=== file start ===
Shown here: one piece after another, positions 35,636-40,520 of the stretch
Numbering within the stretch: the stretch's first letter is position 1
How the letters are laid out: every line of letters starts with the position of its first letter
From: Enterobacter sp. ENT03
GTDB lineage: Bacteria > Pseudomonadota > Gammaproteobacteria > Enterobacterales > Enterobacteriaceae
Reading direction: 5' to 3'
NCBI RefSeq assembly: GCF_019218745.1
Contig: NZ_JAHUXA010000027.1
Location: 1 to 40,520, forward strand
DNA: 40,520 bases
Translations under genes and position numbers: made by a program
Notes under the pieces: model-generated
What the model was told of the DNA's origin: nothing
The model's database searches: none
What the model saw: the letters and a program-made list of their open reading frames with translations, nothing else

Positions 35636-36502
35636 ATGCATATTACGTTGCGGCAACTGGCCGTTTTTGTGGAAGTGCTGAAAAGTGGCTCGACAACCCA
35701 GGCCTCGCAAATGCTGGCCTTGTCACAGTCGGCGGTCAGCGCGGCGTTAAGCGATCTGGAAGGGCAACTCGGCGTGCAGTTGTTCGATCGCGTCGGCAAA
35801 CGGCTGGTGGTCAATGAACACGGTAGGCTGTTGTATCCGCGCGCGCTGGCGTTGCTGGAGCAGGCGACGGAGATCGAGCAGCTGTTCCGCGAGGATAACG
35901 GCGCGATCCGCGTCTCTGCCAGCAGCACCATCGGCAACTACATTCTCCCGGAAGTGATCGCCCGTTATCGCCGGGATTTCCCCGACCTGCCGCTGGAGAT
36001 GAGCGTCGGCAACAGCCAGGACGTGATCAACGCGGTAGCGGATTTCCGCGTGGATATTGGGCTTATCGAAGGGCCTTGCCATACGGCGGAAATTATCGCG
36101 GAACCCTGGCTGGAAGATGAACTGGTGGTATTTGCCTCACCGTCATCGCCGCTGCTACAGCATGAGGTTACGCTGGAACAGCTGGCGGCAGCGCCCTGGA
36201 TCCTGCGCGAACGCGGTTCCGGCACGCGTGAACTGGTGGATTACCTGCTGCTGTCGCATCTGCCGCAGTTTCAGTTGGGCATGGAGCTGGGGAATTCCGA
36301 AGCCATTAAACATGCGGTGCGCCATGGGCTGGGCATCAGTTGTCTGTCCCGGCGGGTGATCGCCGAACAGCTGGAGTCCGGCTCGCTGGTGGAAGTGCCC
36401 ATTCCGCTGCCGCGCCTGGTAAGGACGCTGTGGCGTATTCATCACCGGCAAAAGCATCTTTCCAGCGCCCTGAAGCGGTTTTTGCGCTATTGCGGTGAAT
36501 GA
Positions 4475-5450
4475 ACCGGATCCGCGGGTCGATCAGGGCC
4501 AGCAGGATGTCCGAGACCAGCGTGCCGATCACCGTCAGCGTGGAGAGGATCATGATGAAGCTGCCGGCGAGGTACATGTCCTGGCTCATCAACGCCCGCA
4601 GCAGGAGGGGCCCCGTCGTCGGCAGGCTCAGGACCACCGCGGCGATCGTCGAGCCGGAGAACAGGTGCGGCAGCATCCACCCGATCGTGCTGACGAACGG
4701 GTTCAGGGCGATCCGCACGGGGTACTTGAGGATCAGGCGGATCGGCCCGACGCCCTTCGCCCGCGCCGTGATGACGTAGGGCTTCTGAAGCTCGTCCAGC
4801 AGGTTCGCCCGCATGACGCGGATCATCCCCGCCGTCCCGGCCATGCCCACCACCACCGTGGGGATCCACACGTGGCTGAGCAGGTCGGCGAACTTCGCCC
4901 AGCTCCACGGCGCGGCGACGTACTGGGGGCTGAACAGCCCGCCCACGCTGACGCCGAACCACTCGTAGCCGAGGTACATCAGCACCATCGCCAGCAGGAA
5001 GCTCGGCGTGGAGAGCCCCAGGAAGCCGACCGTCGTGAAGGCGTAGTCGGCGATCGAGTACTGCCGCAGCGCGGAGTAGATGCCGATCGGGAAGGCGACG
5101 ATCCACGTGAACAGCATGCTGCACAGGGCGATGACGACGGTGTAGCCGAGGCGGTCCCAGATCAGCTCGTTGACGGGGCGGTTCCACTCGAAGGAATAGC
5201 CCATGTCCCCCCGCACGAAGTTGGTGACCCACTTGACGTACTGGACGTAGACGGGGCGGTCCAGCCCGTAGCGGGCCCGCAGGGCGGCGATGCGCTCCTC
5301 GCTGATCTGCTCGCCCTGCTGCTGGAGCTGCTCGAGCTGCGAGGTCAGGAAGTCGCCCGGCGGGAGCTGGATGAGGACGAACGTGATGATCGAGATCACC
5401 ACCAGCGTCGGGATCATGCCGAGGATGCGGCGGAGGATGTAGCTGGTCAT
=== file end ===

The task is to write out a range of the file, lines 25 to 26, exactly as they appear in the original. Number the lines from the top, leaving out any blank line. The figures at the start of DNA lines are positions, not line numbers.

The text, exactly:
36401 ATTCCGCTGCCGCGCCTGGTAAGGACGCTGTGGCGTATTCATCACCGGCAAAAGCATCTTTCCAGCGCCCTGAAGCGGTTTTTGCGCTATTGCGGTGAAT
36501 GA